Given that, there are a number of posts I’ve already found that are doubles of each other, so I’ll be tweaking things around here to eliminate the double posts unless there happens to be non-double-posted comments on both or (in some cases) more copies.

I haven’t put any of the phrases into a search engine myself yet so have no idea where they fall generally and neither do I know which particular post (since I’ve quadrupled my posts here with the blog imports).  Ok, now some of the interesting ones.

“diana deutsch” musical – this one I found particularly odd.  Diana Deutsch is a psychologist who has done tons of research in musical illusions and how early language acquisition can shape how we hear music.  I don’t know if she’s written a musical (or if a musical has been written about her) but now I’m intrigued by the idea!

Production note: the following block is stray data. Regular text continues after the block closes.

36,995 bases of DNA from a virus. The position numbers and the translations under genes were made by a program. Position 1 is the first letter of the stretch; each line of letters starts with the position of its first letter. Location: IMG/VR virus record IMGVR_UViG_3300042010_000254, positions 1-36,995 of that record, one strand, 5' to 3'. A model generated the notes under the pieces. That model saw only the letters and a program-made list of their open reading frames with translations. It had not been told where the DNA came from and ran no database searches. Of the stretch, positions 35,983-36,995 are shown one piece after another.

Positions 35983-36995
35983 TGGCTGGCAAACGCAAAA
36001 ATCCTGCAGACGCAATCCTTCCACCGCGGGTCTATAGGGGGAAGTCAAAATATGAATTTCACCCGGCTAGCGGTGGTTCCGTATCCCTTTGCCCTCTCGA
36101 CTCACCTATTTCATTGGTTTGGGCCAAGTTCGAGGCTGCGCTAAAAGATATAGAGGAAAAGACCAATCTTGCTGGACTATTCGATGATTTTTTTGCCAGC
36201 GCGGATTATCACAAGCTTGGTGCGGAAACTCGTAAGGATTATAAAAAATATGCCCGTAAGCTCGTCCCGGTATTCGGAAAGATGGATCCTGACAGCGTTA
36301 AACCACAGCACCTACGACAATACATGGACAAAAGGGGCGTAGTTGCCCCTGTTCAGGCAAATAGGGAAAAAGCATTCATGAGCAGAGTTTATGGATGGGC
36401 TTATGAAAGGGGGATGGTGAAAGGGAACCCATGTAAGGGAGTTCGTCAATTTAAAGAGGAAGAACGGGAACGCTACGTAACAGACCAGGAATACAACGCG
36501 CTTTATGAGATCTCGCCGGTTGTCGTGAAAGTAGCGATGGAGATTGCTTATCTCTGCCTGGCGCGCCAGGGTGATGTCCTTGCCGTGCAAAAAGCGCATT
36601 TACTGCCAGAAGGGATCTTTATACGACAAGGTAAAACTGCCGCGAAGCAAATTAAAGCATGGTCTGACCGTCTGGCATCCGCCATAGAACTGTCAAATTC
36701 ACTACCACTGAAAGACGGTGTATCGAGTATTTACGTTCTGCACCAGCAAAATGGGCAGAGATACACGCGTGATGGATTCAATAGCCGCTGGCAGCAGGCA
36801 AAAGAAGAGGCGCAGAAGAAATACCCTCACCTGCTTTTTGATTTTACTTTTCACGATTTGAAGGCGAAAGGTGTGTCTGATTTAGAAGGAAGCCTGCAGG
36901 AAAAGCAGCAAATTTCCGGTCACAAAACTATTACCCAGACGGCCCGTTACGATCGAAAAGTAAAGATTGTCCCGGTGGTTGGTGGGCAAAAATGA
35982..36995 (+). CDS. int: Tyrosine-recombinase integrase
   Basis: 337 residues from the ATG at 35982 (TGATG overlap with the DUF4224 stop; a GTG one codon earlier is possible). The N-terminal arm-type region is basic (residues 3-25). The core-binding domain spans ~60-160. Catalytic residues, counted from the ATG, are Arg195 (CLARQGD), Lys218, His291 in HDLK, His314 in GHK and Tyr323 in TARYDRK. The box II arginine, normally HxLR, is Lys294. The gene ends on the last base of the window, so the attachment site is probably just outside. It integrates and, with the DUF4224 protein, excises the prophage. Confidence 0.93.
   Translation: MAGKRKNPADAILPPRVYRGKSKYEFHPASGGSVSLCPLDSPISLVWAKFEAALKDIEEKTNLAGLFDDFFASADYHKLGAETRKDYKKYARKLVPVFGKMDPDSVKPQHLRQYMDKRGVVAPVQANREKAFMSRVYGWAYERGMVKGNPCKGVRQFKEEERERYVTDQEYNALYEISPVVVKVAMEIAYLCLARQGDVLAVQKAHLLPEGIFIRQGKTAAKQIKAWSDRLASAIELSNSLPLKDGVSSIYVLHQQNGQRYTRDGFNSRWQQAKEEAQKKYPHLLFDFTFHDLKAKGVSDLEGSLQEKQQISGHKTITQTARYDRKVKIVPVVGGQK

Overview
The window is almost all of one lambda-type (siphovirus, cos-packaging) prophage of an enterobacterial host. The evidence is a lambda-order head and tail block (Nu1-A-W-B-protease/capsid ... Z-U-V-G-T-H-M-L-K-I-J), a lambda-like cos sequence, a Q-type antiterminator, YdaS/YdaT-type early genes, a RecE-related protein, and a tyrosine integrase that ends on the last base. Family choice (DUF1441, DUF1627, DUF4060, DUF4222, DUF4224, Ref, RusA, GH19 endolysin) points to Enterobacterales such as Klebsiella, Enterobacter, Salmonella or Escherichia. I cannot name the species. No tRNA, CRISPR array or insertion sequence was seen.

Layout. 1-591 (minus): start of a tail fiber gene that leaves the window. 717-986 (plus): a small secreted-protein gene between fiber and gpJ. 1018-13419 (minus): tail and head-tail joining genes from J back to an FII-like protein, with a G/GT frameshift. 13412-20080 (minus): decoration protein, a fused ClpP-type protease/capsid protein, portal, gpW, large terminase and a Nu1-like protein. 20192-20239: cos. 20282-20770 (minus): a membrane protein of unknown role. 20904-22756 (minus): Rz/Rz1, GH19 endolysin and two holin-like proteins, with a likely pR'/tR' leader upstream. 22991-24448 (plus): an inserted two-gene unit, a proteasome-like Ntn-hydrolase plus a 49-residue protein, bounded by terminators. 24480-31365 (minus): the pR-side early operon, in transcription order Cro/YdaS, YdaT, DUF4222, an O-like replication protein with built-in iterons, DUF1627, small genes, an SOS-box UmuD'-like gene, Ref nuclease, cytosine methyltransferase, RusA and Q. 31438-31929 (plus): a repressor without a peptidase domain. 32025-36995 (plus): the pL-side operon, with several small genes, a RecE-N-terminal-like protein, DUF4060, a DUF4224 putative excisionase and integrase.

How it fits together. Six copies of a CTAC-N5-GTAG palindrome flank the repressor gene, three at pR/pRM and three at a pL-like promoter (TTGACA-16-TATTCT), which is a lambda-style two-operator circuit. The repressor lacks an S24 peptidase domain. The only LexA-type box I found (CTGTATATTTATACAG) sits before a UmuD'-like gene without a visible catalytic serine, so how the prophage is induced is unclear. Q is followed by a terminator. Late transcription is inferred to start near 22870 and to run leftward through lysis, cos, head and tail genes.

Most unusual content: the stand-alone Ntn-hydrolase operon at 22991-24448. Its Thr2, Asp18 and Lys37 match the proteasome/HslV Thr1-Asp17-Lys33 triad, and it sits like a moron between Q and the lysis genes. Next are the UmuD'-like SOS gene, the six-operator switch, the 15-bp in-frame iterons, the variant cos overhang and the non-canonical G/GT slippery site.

arabic musical instruments that europe borrowed – ok, I suppose since I’ve blogged a bit about the origins of stringed instruments, this make sense.  But since I spend far more time talking about how European instruments have been integrated into non-European Art ensembles, this is a bit of a reversal.

don helms – so what is a post-classical cellist doing blogging about the steel guitar player of Hank Williams Sr.’s?  It was actually a pre-written post for a show I did in Nashville that happened to be a Don Helms Tribute concert.

sad ram – I know this is going to really confuse whomever came here to look for info about a depressed sheep only to find a post about a Klingon Ballet instead.

Continue reading “The things that bring people to this blog”